When Anglo first opened in 2016 it was a pain in the butt to get a table, such was the social media adoration for the place. Now that seems to have calmed down, and Anglo is settling in amongst the coffee shops of the Leather Lane community, it’s easier to turn up and get in.
There’s a laid-back, almost pub-like vibe to the place that belies the high aspirations of its food offering: but then again, why should high-end food have to be paired with tablecloths, cushions and other such fluffy accoutrements? We’re not talking full-blown ‘shabby chic’ here – the tables are wooden but at least cared for, the chairs looking like they’re from a 1950s school, and the décor can essentially be described as an ‘anti’ look, intentionally devoid of anything (like John Cage’s 4’33, a music ‘composition’ devoid of sound). In place of background music is just chatter: business types talked about “synergies” and their children’s A levels, whilst on another table a loud family were celebrating a birthday (too audibly). There is just one thing on the wall to punctuate its blank monotony: a blackboard proffering five beers. This means all eyes are on the food itself, and the delivery thereof.
I felt tempted by the beer blackboard, but instead I opted for their house cocktail to test their onsite mixology skills rather than the skills of an offsite brewery. The “Twister”, at £9, mixed Riesling with vodka. It was sharp and cloyingly sweet. I didn’t like it and wished I’d had a beer instead.
Onto the food, they do this other fashionable thing whereby the chef who cooked your dish serves it to you. I’ve had many a debate with my Palate colleagues about this relatively new phenomenon. In a way I like this touch. It’s somehow more human to see the face of the person you wouldn’t ordinarily meet, like meeting the pilot at the end of a flight or a surgeon before you have some part of you taken out. But I have my reservations. Perhaps this new mode of service is designed to save costs by having the kitchen staff multi-task but if they’re going to do this they need the front-of-house skills and training to go with it – and surely, instead of performing cryptic haikus at each diner’s table, they need to be back in the kitchen looking after the next set of checks coming in? Wouldn’t it make more sense for the cook to come out of the kitchen and talk to you after you’ve had the dish, so you can give some real-time feedback rather than rely on the waiter feeding back to the kitchen which may never be communicated at all?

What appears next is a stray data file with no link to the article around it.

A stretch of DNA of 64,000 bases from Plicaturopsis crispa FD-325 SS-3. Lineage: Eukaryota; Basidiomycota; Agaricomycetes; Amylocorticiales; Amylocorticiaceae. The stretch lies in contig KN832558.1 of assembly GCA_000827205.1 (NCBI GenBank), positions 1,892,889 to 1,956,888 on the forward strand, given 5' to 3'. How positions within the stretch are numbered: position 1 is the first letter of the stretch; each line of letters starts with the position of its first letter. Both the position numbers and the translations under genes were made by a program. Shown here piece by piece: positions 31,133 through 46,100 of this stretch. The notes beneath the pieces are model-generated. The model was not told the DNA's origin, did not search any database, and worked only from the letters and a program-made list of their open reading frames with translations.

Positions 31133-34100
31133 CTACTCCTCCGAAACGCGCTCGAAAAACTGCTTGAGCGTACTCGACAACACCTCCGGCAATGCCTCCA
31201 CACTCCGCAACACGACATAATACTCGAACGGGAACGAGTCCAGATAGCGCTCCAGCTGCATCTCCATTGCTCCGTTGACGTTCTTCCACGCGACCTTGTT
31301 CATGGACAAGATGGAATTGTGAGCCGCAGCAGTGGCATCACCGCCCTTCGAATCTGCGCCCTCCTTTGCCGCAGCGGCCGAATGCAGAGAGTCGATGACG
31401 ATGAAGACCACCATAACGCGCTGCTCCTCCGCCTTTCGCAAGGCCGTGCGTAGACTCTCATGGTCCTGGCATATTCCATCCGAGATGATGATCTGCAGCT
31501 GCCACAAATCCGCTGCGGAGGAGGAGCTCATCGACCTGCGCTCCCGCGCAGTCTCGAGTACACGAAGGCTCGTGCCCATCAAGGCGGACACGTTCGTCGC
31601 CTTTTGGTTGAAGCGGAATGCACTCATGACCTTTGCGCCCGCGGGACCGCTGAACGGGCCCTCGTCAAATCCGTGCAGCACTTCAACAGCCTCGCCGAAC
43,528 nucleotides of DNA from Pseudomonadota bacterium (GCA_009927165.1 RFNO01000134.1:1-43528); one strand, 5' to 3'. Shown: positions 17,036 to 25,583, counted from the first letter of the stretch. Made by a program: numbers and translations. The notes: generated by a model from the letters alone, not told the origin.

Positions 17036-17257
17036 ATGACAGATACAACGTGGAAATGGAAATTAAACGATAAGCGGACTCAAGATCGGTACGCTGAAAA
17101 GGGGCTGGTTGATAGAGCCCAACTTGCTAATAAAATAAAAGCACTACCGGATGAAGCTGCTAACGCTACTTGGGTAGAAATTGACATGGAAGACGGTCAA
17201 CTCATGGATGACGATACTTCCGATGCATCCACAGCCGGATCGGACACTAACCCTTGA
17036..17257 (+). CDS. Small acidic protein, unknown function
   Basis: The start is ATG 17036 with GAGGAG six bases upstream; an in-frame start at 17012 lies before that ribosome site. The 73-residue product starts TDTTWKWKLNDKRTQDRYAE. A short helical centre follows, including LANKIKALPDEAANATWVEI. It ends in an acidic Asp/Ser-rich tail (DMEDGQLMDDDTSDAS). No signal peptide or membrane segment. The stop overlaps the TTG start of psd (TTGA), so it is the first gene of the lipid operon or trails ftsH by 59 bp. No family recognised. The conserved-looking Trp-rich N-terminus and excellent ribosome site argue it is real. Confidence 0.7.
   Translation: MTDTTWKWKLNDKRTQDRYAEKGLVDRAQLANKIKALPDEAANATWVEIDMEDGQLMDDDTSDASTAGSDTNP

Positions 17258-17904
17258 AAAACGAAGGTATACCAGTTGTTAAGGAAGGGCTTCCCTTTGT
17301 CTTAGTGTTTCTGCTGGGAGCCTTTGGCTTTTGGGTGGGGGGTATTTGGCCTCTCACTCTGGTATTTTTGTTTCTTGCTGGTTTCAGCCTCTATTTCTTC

What will always remind me of 2017, I wonder? Probably three things: jeans ripped open at the knees, our malfunctioning democracies and seeing torched mackerel in every modern restaurant
One thing that really does irritate me though, and needs to stop, is having dishes explained to you, which Anglo did more than once. The only purpose for this I can see is if you can’t see. It would help a blind person to know what’s on their plate, for sure (watching out for fish bones, etc). Laconically-worded the menu might be, I know what I ordered and I can fill the gaps myself using my functioning senses: I came here for lunch, not a bedtime story. If you really must explain to me what’s on the plate, please keep it under 5 seconds – do not recite a prose poem.
And as for what’s on the plate, it’s all OK but just a bit, well, predictable. You know how certain sights, sounds and smells evoke memories of particular times in your life? The scent of freshly-mown grass transports me back to exam revision from GCSEs onwards; hearing any track from The Killers’ Hot Fuss reminds me of 2005. What will always remind me of 2017, I wonder? Probably three things: jeans ripped open at the knees, our malfunctioning democracies and seeing torched mackerel in every modern restaurant. (At least the nasturtium leaf trend seems to be slowing down – to be replaced by birch sap).
I’m not sure I understand all the TripAdvisor love for the place. It really is just OK and all a bit samey
Now, there’s nothing inherently wrong with torched mackerel per se – it’s just that as it’s so commonplace at the moment I hope to see a restaurant serve it differently, to stand out from the crowd. But that wasn’t the case at Anglo. There it was, strutting across the plate, with camomile gels. Hashtag boring. My main course of lamb, which came with a nutty sweetbread, was more successful – with the finely diced anchovy it’s another tried and tested combo but it tasted good and was presented artfully. The lamb could’ve been cooked with more sensitivity though.
Finally, I ordered the jam roly poly, assuming that Anglo has a sense of humour and also assuming, perhaps wrongly, that this school dinner relic would be turned up to 11. But like the mackerel, mundane it remained. No amount of clotted cream could save this dish. The suet had gone dry; the whole thing was stodgy. It just didn’t do justice to childhood memories of this classic dessert. So many restaurants I’ve been to in the last year have dropped the ball when it comes to desserts – the only one I can remember being truly impressed by was Mere. Pastry chefs, time to pull your socks up.
I know I’m being a bit picky – the service, value and ambience are all OK – but I’m not sure I understand all the TripAdvisor love for the place. It really is just OK and all a bit samey. I would go again but not in a hurry – there are other places nearby where I’d sooner part with my money.
30 St Cross Street
by J A Smith